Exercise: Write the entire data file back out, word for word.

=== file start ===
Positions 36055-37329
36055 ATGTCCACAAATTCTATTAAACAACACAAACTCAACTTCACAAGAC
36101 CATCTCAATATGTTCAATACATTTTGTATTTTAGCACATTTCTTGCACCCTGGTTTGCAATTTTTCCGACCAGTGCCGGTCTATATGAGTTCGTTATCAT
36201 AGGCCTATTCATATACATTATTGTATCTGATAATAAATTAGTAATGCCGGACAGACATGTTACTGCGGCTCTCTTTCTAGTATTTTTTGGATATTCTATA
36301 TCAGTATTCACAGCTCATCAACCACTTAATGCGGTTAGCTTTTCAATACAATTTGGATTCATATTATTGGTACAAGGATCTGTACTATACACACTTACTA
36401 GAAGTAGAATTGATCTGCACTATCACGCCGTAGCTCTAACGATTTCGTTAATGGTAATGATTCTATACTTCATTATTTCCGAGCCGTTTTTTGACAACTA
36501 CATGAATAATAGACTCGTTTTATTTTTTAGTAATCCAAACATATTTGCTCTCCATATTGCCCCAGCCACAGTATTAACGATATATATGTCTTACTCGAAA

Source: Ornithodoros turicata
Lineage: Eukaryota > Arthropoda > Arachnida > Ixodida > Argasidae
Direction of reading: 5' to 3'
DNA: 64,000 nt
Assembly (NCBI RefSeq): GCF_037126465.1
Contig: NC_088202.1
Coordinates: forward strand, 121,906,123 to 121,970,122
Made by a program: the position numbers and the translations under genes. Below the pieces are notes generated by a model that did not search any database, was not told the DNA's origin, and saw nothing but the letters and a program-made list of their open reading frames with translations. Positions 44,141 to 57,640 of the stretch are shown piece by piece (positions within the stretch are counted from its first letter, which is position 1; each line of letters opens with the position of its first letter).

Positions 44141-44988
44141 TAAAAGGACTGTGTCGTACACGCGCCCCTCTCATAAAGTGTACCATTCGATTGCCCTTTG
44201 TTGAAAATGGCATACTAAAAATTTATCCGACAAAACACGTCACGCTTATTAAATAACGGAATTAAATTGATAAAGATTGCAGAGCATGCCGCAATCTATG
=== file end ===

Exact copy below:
Positions 36055-37329
36055 ATGTCCACAAATTCTATTAAACAACACAAACTCAACTTCACAAGAC
36101 CATCTCAATATGTTCAATACATTTTGTATTTTAGCACATTTCTTGCACCCTGGTTTGCAATTTTTCCGACCAGTGCCGGTCTATATGAGTTCGTTATCAT
36201 AGGCCTATTCATATACATTATTGTATCTGATAATAAATTAGTAATGCCGGACAGACATGTTACTGCGGCTCTCTTTCTAGTATTTTTTGGATATTCTATA
36301 TCAGTATTCACAGCTCATCAACCACTTAATGCGGTTAGCTTTTCAATACAATTTGGATTCATATTATTGGTACAAGGATCTGTACTATACACACTTACTA
36401 GAAGTAGAATTGATCTGCACTATCACGCCGTAGCTCTAACGATTTCGTTAATGGTAATGATTCTATACTTCATTATTTCCGAGCCGTTTTTTGACAACTA
36501 CATGAATAATAGACTCGTTTTATTTTTTAGTAATCCAAACATATTTGCTCTCCATATTGCCCCAGCCACAGTATTAACGATATATATGTCTTACTCGAAA

Source: Ornithodoros turicata
Lineage: Eukaryota > Arthropoda > Arachnida > Ixodida > Argasidae
Direction of reading: 5' to 3'
DNA: 64,000 nt
Assembly (NCBI RefSeq): GCF_037126465.1
Contig: NC_088202.1
Coordinates: forward strand, 121,906,123 to 121,970,122
Made by a program: the position numbers and the translations under genes. Below the pieces are notes generated by a model that did not search any database, was not told the DNA's origin, and saw nothing but the letters and a program-made list of their open reading frames with translations. Positions 44,141 to 57,640 of the stretch are shown piece by piece (positions within the stretch are counted from its first letter, which is position 1; each line of letters opens with the position of its first letter).

Positions 44141-44988
44141 TAAAAGGACTGTGTCGTACACGCGCCCCTCTCATAAAGTGTACCATTCGATTGCCCTTTG
44201 TTGAAAATGGCATACTAAAAATTTATCCGACAAAACACGTCACGCTTATTAAATAACGGAATTAAATTGATAAAGATTGCAGAGCATGCCGCAATCTATG